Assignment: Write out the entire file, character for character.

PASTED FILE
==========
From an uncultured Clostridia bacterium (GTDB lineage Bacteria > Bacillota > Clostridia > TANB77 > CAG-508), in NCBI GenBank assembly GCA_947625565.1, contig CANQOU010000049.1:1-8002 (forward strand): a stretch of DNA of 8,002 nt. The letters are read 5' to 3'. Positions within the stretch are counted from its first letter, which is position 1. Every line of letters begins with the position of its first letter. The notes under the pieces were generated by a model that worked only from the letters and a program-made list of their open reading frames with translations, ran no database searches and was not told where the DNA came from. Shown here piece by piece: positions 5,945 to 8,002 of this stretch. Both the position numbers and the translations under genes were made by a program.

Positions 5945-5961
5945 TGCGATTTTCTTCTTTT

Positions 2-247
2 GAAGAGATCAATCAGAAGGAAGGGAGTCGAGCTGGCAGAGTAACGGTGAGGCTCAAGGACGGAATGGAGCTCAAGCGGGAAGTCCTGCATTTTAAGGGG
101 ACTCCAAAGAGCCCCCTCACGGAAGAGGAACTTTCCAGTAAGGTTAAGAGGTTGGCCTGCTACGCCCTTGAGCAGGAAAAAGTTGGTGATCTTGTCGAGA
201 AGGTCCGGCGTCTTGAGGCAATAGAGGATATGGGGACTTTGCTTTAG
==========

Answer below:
From an uncultured Clostridia bacterium (GTDB lineage Bacteria > Bacillota > Clostridia > TANB77 > CAG-508), in NCBI GenBank assembly GCA_947625565.1, contig CANQOU010000049.1:1-8002 (forward strand): a stretch of DNA of 8,002 nt. The letters are read 5' to 3'. Positions within the stretch are counted from its first letter, which is position 1. Every line of letters begins with the position of its first letter. The notes under the pieces were generated by a model that worked only from the letters and a program-made list of their open reading frames with translations, ran no database searches and was not told where the DNA came from. Shown here piece by piece: positions 5,945 to 8,002 of this stretch. Both the position numbers and the translations under genes were made by a program.

Positions 5945-5961
5945 TGCGATTTTCTTCTTTT

Positions 2-247
2 GAAGAGATCAATCAGAAGGAAGGGAGTCGAGCTGGCAGAGTAACGGTGAGGCTCAAGGACGGAATGGAGCTCAAGCGGGAAGTCCTGCATTTTAAGGGG
101 ACTCCAAAGAGCCCCCTCACGGAAGAGGAACTTTCCAGTAAGGTTAAGAGGTTGGCCTGCTACGCCCTTGAGCAGGAAAAAGTTGGTGATCTTGTCGAGA
201 AGGTCCGGCGTCTTGAGGCAATAGAGGATATGGGGACTTTGCTTTAG